Skip to content
Published November 30, 2013

If you’re just getting into comics, it’s easier to order trade paperbacks. Still, you might want something that’ll get you into a store from time to time, so allow me to introduce Suicide Risk. There are only 7 issues to date (with 8 dropping next week), so playing catch up shouldn’t take much time at all. The series is written by the acclaimed Mike Carey, who worked on some of my personal favourite series like Lucifer, Hellblazer, and another current ongoing The Unwritten. His work has been nominated for a whole bunch of awards and with good reason. I’m less familiar with series artist Elena Casagrande, but she’s doing excellent work as well; her art is very clean and easy to read. I’m really digging it.

Suicide Risk 1

This is a great series if you’re interested in superheroes, but should be more accessible than the huge, sprawling worlds of Marvel and DC. Carey has created a world where superpowers are bought and sold in back-alley deals, so becoming a hero (or a villain) only requires loads of cash and a positive reading from a mysterious “P-Wand.” Unfortunately, superheroes keep dying, leaving regular law enforcement to deal with the villains. During a robbery, Leo Winters watches a group of supervillains put his partner out of commission. Most of the villains escape, so Leo decides to take revenge into his own hands. He begins to have strange dreams of a life that isn’t his, and it seems that there’s something much larger going on than shady figures dealing superpowers.

In addition to being a great writer, Mike Carey is a wonderful world-builder. It seems that in between arcs, Carey will write one-offs showing some other aspect of the world he’s creating, and if his other work is any indication, those one-offs will often tie into the larger narrative at some point. I don’t want to spoil too much, but I’m really intrigued by the multiple timelines that the comic is working with, and I can’t wait to find out why certain people are able to obtain powers and where said powers come from. The story has been fast-paced without sacrificing characterization; lots of questions are being asked and we’re starting to get some answers.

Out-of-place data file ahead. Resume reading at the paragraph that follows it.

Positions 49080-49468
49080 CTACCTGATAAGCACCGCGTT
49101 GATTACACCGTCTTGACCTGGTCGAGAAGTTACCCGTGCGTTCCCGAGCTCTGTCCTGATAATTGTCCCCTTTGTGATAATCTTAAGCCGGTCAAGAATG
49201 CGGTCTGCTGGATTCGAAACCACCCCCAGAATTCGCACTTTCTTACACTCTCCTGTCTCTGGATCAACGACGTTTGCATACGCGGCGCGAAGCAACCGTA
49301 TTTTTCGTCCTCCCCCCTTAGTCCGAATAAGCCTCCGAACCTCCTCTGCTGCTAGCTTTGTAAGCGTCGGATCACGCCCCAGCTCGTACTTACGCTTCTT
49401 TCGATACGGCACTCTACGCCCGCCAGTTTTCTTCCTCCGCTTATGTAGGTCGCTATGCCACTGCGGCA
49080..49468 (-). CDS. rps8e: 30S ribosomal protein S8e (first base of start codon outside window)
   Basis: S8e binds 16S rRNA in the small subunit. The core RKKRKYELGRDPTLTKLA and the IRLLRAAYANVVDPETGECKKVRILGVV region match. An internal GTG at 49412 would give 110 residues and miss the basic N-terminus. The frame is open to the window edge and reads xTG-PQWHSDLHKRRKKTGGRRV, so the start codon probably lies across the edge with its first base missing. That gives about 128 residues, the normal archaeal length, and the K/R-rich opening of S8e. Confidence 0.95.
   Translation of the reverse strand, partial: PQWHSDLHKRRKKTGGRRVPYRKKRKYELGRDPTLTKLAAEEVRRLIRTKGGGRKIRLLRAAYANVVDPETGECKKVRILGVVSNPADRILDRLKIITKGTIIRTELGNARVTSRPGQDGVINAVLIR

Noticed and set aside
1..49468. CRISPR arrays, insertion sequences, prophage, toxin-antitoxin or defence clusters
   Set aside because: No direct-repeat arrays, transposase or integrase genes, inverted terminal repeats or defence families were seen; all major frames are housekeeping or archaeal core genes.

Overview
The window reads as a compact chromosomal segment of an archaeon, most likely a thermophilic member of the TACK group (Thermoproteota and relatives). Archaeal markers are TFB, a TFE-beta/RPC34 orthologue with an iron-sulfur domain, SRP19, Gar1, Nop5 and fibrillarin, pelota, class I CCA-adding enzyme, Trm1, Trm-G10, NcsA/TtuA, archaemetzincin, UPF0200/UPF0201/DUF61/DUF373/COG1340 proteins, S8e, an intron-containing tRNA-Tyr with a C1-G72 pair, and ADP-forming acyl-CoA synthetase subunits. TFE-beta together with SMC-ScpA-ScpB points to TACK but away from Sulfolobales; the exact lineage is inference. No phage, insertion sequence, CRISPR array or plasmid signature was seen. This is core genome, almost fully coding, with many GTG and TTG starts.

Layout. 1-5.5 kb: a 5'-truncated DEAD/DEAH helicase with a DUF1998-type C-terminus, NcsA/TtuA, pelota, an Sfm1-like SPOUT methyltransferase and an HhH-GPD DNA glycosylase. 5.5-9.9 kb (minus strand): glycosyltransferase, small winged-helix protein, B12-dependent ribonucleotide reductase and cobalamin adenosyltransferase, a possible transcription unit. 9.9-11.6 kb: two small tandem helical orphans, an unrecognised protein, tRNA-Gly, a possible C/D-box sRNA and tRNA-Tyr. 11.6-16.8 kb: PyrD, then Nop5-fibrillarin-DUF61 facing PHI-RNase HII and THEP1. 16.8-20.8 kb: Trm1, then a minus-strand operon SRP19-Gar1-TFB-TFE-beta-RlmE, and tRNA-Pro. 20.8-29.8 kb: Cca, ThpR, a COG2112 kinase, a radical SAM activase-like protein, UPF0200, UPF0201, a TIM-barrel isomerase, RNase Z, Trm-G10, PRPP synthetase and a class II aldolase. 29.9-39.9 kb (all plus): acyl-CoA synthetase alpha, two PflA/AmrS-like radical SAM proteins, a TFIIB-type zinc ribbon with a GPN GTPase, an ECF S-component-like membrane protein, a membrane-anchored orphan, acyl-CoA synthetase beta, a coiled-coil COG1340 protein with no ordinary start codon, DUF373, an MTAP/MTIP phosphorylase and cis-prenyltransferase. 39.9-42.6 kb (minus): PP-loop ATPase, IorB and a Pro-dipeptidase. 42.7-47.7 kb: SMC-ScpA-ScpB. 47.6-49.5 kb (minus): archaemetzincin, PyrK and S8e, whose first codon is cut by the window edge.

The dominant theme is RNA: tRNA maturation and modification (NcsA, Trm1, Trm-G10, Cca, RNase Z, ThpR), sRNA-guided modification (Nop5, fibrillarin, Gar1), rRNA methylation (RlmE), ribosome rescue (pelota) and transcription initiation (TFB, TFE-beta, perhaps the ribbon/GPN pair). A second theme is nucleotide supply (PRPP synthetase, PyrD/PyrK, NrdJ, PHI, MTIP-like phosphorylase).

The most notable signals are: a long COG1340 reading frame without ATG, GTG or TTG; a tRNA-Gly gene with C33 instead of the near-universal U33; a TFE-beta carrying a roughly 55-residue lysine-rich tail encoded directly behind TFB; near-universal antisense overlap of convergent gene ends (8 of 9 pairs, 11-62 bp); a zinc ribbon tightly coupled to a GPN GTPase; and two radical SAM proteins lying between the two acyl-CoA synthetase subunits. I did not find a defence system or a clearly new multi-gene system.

variant by Stephanie Hans
variant by Stephanie Hans

The series has already got a good roster of characters. Leo’s already wrestling with his conscience, and while we’re rooting for him to be a good guy, he’s motivated entirely by revenge. He’s got a family and co-workers in the justice system, but the real color of the series comes from the supervillains. Carey’s done a good job of not copying existing superheroes (as has Casagrande with her character designs), which is tough when you consider how many superpowers have basically been claimed by the X-Men alone.¬† The spotlight has mostly fallen on Leo and the villains, people who want to use their powers for selfish gain (with occasional glimpses into their motivations), but I would like to learn more about some of the non-powered folks in the comic, especially the characters who aren’t straight white dudes.

We’re still figuring out what’s going on, so it’s difficult to explain in more detail, but I look forward to this series every month. t’s a really interesting and increasingly-unique comic, hugely readable, and it’s good to support a small publisher like BOOM! Studios. Check it out before too many more issues come out!

One Comment

Leave a Reply

Your email address will not be published. Required fields are marked *